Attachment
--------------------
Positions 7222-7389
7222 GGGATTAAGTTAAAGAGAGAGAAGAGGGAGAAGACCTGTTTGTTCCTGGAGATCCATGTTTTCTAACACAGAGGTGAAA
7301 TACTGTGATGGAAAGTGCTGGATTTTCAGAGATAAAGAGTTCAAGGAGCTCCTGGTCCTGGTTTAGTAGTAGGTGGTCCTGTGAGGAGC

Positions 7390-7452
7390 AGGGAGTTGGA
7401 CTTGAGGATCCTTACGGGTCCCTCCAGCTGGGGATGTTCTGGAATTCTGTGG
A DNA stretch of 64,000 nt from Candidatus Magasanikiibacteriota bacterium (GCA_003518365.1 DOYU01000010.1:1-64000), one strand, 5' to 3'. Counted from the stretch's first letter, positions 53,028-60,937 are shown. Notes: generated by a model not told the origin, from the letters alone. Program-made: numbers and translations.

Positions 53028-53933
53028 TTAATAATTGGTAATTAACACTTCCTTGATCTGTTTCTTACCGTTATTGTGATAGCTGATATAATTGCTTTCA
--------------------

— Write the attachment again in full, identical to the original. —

Positions 7222-7389
7222 GGGATTAAGTTAAAGAGAGAGAAGAGGGAGAAGACCTGTTTGTTCCTGGAGATCCATGTTTTCTAACACAGAGGTGAAA
7301 TACTGTGATGGAAAGTGCTGGATTTTCAGAGATAAAGAGTTCAAGGAGCTCCTGGTCCTGGTTTAGTAGTAGGTGGTCCTGTGAGGAGC

Positions 7390-7452
7390 AGGGAGTTGGA
7401 CTTGAGGATCCTTACGGGTCCCTCCAGCTGGGGATGTTCTGGAATTCTGTGG
A DNA stretch of 64,000 nt from Candidatus Magasanikiibacteriota bacterium (GCA_003518365.1 DOYU01000010.1:1-64000), one strand, 5' to 3'. Counted from the stretch's first letter, positions 53,028-60,937 are shown. Notes: generated by a model not told the origin, from the letters alone. Program-made: numbers and translations.

Positions 53028-53933
53028 TTAATAATTGGTAATTAACACTTCCTTGATCTGTTTCTTACCGTTATTGTGATAGCTGATATAATTGCTTTCA